Patronage of family planning services is still a major challenge in the Sissala East District, as it has consistently stagnated and declined in the family planning contraceptive and acceptor rate for the past two years. For instance, family planning coverage in the district declined from 50.7 per cent in 2012, to 45 per cent in 2013, making it one of the least performed districts in the region.
Dr. Abdulai Forgor, Upper West Regional Director of Health Services attributed the low Contraceptive usage and acceptor rate in the district to some cultural beliefs held by the people, as well as the non-involvement of men in family planning, and the disapproval of the service for their wives.
Dr. Forgor raised the concerns at this year?s Upper West Regional Family Planning Week celebration held in Tumu on Tuesday, to create awareness and generate support among the people to achieve 65 per cent of contraceptive and acceptor rate family planning services in 2015.
He said though family planning was one of the most cost-effective interventions available to save lives and improve the health of mothers and children, much work must be done to turn the knowledge into action, and galvanize local stakeholders to support the poorest and most isolated women, in their desire to plan their families and deliver their children safely.
The Regional Director said it was evidenced that if couples kept pregnancies for more than two years apart, more than 30 per cent of maternal deaths and 10 per cent of child deaths would be prevented.
Dr. Forgor said closely-spaced pregnancies held the greatest risk to the health of mothers and their new borns, and explained that voluntary contraceptive use, could help avert more than half of all the maternal deaths in the developing world. ?This result lays bare our moral obligation to ensure universal access to family planning.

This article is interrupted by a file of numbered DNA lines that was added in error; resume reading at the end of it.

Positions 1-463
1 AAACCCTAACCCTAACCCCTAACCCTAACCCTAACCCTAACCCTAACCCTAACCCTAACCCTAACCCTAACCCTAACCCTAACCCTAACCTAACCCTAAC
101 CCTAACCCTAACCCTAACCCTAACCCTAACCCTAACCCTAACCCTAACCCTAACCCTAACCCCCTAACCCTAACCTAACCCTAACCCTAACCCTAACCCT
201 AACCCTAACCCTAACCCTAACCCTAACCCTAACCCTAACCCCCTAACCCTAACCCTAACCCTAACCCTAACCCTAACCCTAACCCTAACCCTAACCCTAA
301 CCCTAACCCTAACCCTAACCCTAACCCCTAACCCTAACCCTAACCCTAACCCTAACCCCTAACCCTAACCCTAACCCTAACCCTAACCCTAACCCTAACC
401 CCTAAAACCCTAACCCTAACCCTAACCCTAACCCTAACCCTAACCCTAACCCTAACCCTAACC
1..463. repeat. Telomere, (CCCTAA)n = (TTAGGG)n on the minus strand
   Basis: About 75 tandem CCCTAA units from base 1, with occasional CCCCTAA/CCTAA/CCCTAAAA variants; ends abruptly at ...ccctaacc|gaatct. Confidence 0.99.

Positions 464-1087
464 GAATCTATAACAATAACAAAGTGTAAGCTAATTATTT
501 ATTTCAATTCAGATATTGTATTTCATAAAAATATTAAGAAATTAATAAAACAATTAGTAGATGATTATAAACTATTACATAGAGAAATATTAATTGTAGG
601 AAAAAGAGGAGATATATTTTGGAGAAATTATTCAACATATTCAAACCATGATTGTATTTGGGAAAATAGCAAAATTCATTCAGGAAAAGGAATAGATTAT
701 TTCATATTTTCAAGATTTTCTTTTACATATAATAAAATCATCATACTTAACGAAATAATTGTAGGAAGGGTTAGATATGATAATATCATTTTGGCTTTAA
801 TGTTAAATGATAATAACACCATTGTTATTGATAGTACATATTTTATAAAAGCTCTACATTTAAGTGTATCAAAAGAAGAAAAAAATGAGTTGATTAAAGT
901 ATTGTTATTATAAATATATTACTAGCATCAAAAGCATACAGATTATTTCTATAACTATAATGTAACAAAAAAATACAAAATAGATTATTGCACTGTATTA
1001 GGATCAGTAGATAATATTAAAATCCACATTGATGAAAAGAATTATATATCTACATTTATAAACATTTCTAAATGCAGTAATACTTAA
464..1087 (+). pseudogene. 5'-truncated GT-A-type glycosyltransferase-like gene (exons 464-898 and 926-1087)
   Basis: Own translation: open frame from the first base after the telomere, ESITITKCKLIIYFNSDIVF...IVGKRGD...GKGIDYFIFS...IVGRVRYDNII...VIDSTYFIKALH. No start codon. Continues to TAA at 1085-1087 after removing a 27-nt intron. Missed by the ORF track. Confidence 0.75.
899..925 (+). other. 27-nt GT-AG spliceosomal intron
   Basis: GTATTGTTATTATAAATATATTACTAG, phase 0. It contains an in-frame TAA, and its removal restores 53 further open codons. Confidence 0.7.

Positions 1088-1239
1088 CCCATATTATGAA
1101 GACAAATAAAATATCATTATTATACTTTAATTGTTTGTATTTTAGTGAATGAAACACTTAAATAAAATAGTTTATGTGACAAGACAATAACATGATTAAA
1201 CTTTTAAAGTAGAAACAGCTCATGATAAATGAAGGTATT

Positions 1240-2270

Inaction is no longer an option?, he said, pointing out that the provision of access to Family Planning was about social justice; upholding the rights of women and men to choose. Dr. Forgor urged stakeholders in the health sector to continue to push on the other entire key factors, including ensuring girls’ education, access to skilled birth attendance, and overall improvement in the living conditions of mothers.
He said the regional health directorate was committed to working in partnership with all stakeholders and local communities, to put the needed solutions in place to achieve the goal, and to ensure that all women had equal access to quality and affordable services for maternal and child health, including family planning.
The health directorate was determined to close the family planning gap and accelerate efforts on maternal and child survival and health, he said.
The regional director said much more attention would be paid to adolescent girls between the ages of 15 and 19, who have the highest unmet needs for family planning, to reduce early childbearing, which was a contributory factor to maternal deaths.
Dr Forgor said health workers would embark on mass communication and advocacy meetings to demystify the misconception and some of the outmoded socio-cultural barriers militating against the utilization of family planning services in the region.
He appealed to government to include family planning services in the National Health Insurance Service, and make it free for all women and girls.
Mr. Johnson Saborh, Sissala East District Chief Executive, said over the years, the district assembly had invested in the construction and furnishing of Community Based Health Planning and Service (CHPS) Compounds.
So far, the district has been provided with 12 CHPS compounds, with the Tumu Post-Basic Midwifery Training School benefiting from a storey block, and the Japan International Cooperation Agency (JICA) would also support the Assembly?s efforts with nine facilities by the end of 2015.
Mr. Saborh noted that promotion of family planning and ensuring access to preferred contraceptive methods for women and couples was essential to securing the wellbeing and autonomy of women.
He attributed the low patronage of family planning contraceptives to ignorance on the part of the people, inadequate health personnel, and extreme immorality among the youth, which he said, was the cause of teenage pregnancies leading to high maternal deaths.